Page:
BOSTON (AP) After the winter of their discontent, it’s been one bummer of a summer for Bostonians.
The Red Sox are languishing, the city forfeited a chance to showcase itself to the planet as an Olympics host and the NFL has upheld star Patriots quarterback Tom Brady’s entire four-game suspension.
Forget the footballs: All of Beantown feels a little deflated right now.
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”It’s been disappointment after disappointment,” said Dan Clark, 28, an engineer who lives in Watertown.
Dumped on by a record 9 feet of snow that tested their patience and crippled their already-battered public transit system, Bostonians were desperate for a season in which to rest, regroup, recharge and revel in their beloved sports franchises.
Instead, they’re stuck in a funk.
The Sox are dead last in the AL East. Cleveland swept the Celtics in the playoffs. The Bruins didn’t even make theirs.
Patriots Nation, just a few months ago drenched in celebratory champagne over New England’s fourth Super Bowl win, is struggling to make sense of NFL Commissioner Roger Goodell’s refusal to ease up on Brady in the Deflategate scandal.
Even deadpan Patriots coach Bill Belichick was extra fatalistic Wednesday, telling reporters assembled for the start of training camp: ”We’ll try to have a good day today and then try to have another one tomorrow, and just string them along day by day.”
Although Boston’s short-lived bid for the 2024 Olympics was unpopular from the start – doomed by the organizers’ inability to ease taxpayers’ concerns that they’d be on the hook for any overspending – few are happy that the city nicknamed the ”Hub,” as in the center of the universe, let a shine-on-the-world-stage opportunity slip away.
”Today is a sad day to be a resident of Boston,” said Greg Gomer, a local blogger and entrepreneur. ”The world called on Boston and we crumbled under the pressure. The Olympics would have elevated this city to a class above the rest.”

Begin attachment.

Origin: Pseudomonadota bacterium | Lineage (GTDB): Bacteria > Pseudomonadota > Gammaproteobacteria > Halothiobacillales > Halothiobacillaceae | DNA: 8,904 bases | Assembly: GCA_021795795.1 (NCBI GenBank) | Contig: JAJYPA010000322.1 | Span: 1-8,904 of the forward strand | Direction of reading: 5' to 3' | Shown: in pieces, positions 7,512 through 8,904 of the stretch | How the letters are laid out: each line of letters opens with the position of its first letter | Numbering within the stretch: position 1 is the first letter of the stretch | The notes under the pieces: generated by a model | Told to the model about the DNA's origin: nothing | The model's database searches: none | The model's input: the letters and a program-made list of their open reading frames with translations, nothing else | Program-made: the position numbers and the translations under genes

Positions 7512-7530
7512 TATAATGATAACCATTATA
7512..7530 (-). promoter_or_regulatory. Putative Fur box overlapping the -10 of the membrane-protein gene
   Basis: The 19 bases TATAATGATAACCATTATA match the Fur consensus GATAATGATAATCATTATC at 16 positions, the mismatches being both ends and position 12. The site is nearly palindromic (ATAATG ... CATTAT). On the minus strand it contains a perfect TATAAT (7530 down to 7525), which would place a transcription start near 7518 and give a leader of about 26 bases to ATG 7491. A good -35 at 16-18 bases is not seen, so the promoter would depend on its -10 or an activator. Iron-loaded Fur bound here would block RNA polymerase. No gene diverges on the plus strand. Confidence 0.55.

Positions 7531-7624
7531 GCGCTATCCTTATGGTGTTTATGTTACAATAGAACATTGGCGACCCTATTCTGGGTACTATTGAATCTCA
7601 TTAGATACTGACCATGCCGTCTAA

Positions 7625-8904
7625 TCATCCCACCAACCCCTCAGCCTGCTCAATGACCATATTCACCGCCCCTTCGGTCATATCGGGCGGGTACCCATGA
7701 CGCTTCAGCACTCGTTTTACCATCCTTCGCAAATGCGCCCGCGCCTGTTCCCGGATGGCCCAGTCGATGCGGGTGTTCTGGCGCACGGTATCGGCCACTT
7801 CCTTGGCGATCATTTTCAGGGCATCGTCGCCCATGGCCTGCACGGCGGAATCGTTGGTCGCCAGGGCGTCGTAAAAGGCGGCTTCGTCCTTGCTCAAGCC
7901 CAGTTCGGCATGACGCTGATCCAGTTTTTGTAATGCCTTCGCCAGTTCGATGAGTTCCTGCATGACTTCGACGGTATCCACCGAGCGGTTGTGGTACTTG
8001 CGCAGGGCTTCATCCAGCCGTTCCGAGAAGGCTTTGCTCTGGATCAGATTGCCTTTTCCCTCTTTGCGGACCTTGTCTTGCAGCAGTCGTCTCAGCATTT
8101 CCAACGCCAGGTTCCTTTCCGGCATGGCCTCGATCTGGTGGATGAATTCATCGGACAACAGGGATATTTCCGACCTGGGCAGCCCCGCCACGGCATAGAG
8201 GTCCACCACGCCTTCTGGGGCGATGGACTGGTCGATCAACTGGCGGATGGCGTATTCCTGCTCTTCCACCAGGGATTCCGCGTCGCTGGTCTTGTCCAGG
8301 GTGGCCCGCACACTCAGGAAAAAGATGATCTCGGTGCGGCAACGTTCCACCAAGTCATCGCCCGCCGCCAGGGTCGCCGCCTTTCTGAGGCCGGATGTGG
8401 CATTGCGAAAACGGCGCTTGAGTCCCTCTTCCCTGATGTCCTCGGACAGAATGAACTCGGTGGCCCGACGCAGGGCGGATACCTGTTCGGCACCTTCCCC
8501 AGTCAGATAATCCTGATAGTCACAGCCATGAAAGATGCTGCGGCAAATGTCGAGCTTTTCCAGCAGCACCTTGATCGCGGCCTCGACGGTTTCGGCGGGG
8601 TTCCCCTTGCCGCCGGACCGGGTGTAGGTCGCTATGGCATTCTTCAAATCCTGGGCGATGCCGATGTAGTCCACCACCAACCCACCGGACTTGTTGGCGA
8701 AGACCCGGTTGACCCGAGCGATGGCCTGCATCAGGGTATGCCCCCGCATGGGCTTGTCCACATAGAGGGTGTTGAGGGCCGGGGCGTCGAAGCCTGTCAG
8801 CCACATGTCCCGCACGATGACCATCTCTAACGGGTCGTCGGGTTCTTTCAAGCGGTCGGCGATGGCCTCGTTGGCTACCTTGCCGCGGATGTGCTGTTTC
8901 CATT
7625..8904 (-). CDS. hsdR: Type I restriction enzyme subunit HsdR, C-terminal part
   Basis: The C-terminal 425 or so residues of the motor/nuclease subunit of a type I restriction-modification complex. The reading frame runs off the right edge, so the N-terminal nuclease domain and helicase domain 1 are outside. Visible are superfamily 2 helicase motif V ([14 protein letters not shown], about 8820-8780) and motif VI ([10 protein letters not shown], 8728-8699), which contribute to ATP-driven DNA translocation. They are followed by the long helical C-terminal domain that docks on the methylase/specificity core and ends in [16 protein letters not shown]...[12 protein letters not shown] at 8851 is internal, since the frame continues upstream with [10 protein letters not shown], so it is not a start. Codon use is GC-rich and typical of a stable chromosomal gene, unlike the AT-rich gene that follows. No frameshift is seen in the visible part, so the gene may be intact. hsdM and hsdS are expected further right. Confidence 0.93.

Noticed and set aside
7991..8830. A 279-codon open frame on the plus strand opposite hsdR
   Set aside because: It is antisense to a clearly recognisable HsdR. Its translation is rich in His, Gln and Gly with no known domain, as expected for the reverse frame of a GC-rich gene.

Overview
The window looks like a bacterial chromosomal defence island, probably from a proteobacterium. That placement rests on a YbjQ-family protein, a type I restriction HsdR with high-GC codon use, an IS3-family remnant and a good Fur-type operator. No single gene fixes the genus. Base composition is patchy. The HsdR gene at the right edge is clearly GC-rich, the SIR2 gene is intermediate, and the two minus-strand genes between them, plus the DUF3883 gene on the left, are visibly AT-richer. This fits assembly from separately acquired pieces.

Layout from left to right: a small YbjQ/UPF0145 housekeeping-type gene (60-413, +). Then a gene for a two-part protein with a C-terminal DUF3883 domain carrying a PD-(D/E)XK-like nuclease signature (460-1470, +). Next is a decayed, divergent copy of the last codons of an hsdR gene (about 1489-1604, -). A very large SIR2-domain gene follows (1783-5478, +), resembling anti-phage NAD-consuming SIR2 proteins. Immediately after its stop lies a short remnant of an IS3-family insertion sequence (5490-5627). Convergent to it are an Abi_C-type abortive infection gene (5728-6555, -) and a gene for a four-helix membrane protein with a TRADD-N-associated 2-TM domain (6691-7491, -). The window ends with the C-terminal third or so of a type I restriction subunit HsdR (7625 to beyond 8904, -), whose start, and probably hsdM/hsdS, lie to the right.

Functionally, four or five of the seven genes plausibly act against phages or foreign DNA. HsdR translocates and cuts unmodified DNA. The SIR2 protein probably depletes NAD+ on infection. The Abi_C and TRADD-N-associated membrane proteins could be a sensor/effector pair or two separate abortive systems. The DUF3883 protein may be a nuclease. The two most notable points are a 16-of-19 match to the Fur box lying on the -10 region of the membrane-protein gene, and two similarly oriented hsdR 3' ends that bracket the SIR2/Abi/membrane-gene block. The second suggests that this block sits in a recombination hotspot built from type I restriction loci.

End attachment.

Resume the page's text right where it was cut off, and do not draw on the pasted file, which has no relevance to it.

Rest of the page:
The news off the playing field has been far grimmer: A Boston man was fatally shot by police and the man’s two alleged accomplices are charged with conspiring to carry out Islamic State-inspired attacks, and billboards went up around the city with a composite image of ”Baby Doe,” a still-unidentified little girl whose body was found in a trash bag on a Boston Harbor beach.
No sporting woes, no matter how dire, could ever remotely compare to that.
But in this city where sports are like oxygen, the recent rough run has some pausing to catch their breath.
”Good thing Boston’s weather is lovely or we Bostonians would surely be extra depressed,” said Patriots fan Michael Miller.
As the inevitable Boston-bashing rages on the streets, in the sports bars and on social media, so, too, are calls for perspective tinged with traditional New England pragmatism.
”Two hundred and forty summers ago, it was hot and the English were nipping at our heels. That was kind of a bummer summer too, wasn’t it?” said Bruce Mendelsohn, a Cambridge-based marketing and public relations executive.
”Everyone loves when a winner falls, and we’ve certainly had our share of wins,” he said. ”Look at the bright side: You can walk right up to Fenway and get tickets. In previous years, you couldn’t get within a mile of the park.”
Others are equally unready to throw in the towel.
Matthew Lacomb, 51, of Lexington, still hopes the Sox – who’ve won three World Series in the last 11 years – can turn things around.
”It’s not how you start,” he said. ”It’s how you finish.”
Associated Press writer Rasha Madkour contributed to this report.